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Alanna Huggett

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Geekin’ out
December 10, 2018

Q&A with a collegiate running enthusiast

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Racing stripes

The UW-Eau Claire women's cross country team huddles before their regional meet.

The UW-Eau Claire women's cross country team huddles before their regional meet.

Paul Huggett

The UW-Eau Claire women's cross country team huddles before their regional meet.

Paul Huggett

Paul Huggett

The UW-Eau Claire women's cross country team huddles before their regional meet.

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Ever since I was a kid I’ve been running. I can remember my very first race back in elementary school. I ran the Susan G. Komen Race for the Cure through Girls on the Run, and I loved it.

I’m a long distance runner with a passion for miles and miles of running. There’s nothing that frees your mind and solves your problems like a good run. For some people, I must sound crazy, and that’s okay. For others, this might be totally relatable. Whether you hate running or love it, this is my take on the sport.

Why run every day?

For me, running is like coffee. If I don’t get a solid run in, I feel like I can’t always focus in class or get all of my work done without some major procrastination. It gives me something to look forward to after a long day of classes. When I run in the morning, it’s a great way to start my day. I run every day because not only does it clear my mind but it also keeps me healthy and in good shape. If I feel good physically, I feel good mentally. To put it simply, I run every day because it makes me happy, helps me to focus and keeps me in good shape.

What’s the runner’s high? Is it real?

In my opinion, yes, the runner’s high is a real thing. Personally I’ve experienced it after running a really good race. If I were to describe the runner’s high, I’d say it’s a feeling of intense energy; even though I’ve just run a race and worked really hard, I’m ready to race some more. The runner’s high makes a person feel energetic and happy — it’s a great feeling to have after a race.

What’s it like to run collegiately at UW-Eau Claire?

Running for the UW-Eau Claire cross country and track teams is honestly one of the best experiences I’ve ever had. My teammates are my family and there’s always a support system there if you need it. I spend almost all of my time with them, both at practice and outside of it, and I wouldn’t have it any other way. At practice, we work to push each other to run faster and harder. It’s a super positive training environment.

How long is a cross country race?

For collegiate Division III runners, the women’s race is six kilometers and the men’s race is eight kilometers.

What’s it like to be at the NCAA Division III National Championship meet?

Recently I got to travel with my cross country team to the NCAA Division III National Championship meet and it was an awesome experience. The championship meet is like the equivalent to a state competition in high school and is the last race of the season. Thirty-two teams from across the United States compete at this meet. It’s a big deal and awesome to watch.

Typically, you travel down to the location of the championship a day ahead of time and you get to go out to dinner with the team the night before the big race. The whole weekend is a great bonding experience.

The actual competition itself is pretty wild, with fans running across the course trying to cheer on the runners as many times as possible. The atmosphere is electric, everyone is excited, whether they’re racing or spectating. Cross country has some pretty crazy fans. It was cold this past Saturday at the championship meet and some fans were running around shirtless, carrying giants flags and banners. I even saw a group of fans that had a giant sword.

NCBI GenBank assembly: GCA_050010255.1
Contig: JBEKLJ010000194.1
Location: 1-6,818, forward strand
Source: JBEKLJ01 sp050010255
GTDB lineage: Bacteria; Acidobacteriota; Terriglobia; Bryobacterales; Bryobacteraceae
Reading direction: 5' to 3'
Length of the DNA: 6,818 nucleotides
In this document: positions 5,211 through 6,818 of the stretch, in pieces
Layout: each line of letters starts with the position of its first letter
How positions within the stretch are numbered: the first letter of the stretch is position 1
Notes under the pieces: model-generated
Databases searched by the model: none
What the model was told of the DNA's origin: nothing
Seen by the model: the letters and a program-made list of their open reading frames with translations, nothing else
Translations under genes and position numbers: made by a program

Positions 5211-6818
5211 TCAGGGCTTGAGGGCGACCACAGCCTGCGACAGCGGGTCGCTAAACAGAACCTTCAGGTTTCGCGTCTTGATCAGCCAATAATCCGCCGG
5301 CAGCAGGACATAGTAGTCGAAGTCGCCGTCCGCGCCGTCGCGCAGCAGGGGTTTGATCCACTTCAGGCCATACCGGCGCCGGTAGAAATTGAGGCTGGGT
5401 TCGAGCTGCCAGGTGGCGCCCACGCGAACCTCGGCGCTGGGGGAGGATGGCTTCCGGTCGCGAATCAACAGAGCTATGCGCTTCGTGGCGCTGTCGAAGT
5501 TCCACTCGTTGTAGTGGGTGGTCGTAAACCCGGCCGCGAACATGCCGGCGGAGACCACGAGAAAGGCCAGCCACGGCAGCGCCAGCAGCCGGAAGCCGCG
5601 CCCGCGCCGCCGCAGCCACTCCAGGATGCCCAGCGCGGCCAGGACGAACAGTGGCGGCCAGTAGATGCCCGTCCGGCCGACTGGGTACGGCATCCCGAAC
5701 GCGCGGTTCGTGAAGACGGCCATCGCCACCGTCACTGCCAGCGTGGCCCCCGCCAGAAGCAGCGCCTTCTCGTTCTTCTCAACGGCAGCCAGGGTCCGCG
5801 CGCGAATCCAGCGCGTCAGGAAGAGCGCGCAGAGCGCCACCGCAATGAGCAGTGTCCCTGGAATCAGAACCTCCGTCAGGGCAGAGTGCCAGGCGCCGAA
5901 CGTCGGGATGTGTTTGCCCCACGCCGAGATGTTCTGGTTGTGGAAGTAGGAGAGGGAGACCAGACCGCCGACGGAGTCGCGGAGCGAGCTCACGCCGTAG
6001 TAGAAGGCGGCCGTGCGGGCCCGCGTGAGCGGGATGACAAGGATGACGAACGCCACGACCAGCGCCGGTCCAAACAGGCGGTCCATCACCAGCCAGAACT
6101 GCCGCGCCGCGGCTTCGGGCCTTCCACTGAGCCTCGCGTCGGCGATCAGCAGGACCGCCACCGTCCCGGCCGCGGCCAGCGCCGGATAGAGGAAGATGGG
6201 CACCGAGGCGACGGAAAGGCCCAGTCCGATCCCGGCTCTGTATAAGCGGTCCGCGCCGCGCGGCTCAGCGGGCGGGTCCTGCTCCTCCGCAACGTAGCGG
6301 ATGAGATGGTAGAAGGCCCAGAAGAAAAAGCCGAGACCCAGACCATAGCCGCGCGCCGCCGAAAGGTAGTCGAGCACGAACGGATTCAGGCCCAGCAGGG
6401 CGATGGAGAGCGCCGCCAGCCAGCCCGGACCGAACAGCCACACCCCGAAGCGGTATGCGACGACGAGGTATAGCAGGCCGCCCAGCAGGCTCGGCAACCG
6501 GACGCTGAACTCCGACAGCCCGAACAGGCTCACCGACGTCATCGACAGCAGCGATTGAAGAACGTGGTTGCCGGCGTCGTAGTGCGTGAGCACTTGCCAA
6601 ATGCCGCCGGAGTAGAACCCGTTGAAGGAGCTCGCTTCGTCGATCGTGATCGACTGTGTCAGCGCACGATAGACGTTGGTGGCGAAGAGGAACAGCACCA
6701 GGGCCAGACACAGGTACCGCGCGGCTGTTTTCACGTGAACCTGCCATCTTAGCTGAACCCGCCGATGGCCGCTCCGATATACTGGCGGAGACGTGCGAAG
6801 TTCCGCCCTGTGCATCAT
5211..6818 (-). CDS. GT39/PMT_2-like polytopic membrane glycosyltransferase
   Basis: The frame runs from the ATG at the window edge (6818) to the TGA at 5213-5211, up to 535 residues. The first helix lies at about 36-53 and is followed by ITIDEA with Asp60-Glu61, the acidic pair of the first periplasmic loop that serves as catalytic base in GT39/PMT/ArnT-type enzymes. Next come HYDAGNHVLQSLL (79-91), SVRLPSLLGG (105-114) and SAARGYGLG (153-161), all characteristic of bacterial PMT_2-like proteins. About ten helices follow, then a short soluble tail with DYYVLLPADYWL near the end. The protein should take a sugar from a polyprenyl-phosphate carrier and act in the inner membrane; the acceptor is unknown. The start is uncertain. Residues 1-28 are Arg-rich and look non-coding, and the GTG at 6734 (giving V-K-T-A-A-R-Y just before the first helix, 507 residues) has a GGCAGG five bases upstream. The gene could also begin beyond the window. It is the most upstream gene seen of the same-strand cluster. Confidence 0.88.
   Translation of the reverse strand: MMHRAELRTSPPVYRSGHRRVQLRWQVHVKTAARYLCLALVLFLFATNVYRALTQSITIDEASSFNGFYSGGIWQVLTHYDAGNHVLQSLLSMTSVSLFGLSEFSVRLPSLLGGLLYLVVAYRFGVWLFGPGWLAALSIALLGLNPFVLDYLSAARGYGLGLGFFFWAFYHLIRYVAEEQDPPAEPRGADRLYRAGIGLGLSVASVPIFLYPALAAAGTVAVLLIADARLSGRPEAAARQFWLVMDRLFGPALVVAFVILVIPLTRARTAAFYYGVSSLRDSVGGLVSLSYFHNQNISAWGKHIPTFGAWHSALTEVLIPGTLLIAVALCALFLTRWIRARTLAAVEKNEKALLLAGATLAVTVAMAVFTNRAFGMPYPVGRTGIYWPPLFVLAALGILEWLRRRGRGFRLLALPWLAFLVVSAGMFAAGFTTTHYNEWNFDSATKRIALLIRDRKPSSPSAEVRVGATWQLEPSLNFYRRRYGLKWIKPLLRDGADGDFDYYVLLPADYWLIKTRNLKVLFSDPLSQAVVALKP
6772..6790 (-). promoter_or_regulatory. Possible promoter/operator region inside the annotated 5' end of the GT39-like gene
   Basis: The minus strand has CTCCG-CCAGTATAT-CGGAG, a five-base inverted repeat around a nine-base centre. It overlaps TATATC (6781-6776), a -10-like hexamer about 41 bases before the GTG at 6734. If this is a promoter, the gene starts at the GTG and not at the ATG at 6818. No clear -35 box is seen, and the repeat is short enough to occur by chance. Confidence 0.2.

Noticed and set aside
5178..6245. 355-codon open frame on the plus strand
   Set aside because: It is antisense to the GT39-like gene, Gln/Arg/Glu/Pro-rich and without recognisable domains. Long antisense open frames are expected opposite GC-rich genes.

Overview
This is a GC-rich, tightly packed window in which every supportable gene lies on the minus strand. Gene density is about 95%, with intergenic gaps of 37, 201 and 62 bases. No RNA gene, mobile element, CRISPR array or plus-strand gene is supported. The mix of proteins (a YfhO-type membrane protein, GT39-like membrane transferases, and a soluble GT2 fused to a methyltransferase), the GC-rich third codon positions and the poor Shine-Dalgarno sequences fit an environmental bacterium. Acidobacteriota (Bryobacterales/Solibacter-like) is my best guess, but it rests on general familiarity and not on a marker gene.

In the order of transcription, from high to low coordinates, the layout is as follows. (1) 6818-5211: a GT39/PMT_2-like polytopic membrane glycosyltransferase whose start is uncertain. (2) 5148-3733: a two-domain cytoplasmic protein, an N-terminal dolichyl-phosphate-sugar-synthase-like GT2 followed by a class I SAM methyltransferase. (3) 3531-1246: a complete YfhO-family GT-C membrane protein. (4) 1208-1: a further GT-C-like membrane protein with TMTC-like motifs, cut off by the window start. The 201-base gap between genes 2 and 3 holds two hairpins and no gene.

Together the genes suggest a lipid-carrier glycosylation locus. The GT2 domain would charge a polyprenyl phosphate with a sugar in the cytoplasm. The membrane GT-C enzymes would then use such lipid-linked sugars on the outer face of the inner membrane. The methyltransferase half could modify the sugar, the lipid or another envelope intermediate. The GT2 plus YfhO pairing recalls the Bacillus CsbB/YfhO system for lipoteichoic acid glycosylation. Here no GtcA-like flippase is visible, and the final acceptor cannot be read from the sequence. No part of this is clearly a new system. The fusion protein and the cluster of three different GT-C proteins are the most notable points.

The UW-Eau Claire women’s team podiumed at the meet and placed fourth. We received a team trophy as well as individual trophies. I had the biggest grin on my face during the ceremony. The UW-Eau Claire men’s team placed 11th out of 32 teams. We had two All-Americans: Patrick Treacy and Morgan Marek. To earn All-American honors, you have to place in the top 40 during the race.

What’s a typical day at practice?

At UW-Eau Claire, we typically run six days a week. Practice starts at 3:30 p.m. during the school week. Meets are on Saturdays, with the occasional Friday meet. If we don’t have a race on the weekend, we’ll typically do a long run on Sunday, ranging anywhere from 50 to 80 minutes on the women’s side. Our coach has very individualized workout plans for everyone on the team. We do our workouts based on a set number of minutes each week. Some of us will also cross train (stationary bike or aqua jog in the pool) to help aid in the recovery process after a hard workout.

How do you run a race that far?

Running a race requires not only physical strength and ability but also mental toughness. In my own experiences I’ve found that when I’m mentally checked-in to a race, I run better and I’m more competitive. It’s also important to have a positive mental attitude. If you tell yourself you’re going to race well, it will happen. Your own thoughts play a huge role in how well you race. When race day comes around, your body is in shape and you can do it because you’ve put in the training and the miles. You just have to tell yourself you can run a strong and smart race.

Huggett can be reached at [email protected]

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About the Writer
Alanna Huggett, Staff Writer

Alanna Huggett is a second-year organizational communication and Latin American studies student. She is a member of the UWEC cross country team. In her free time, Alanna enjoys listening to music, reading books and spending time with her friends and her cat Thor.

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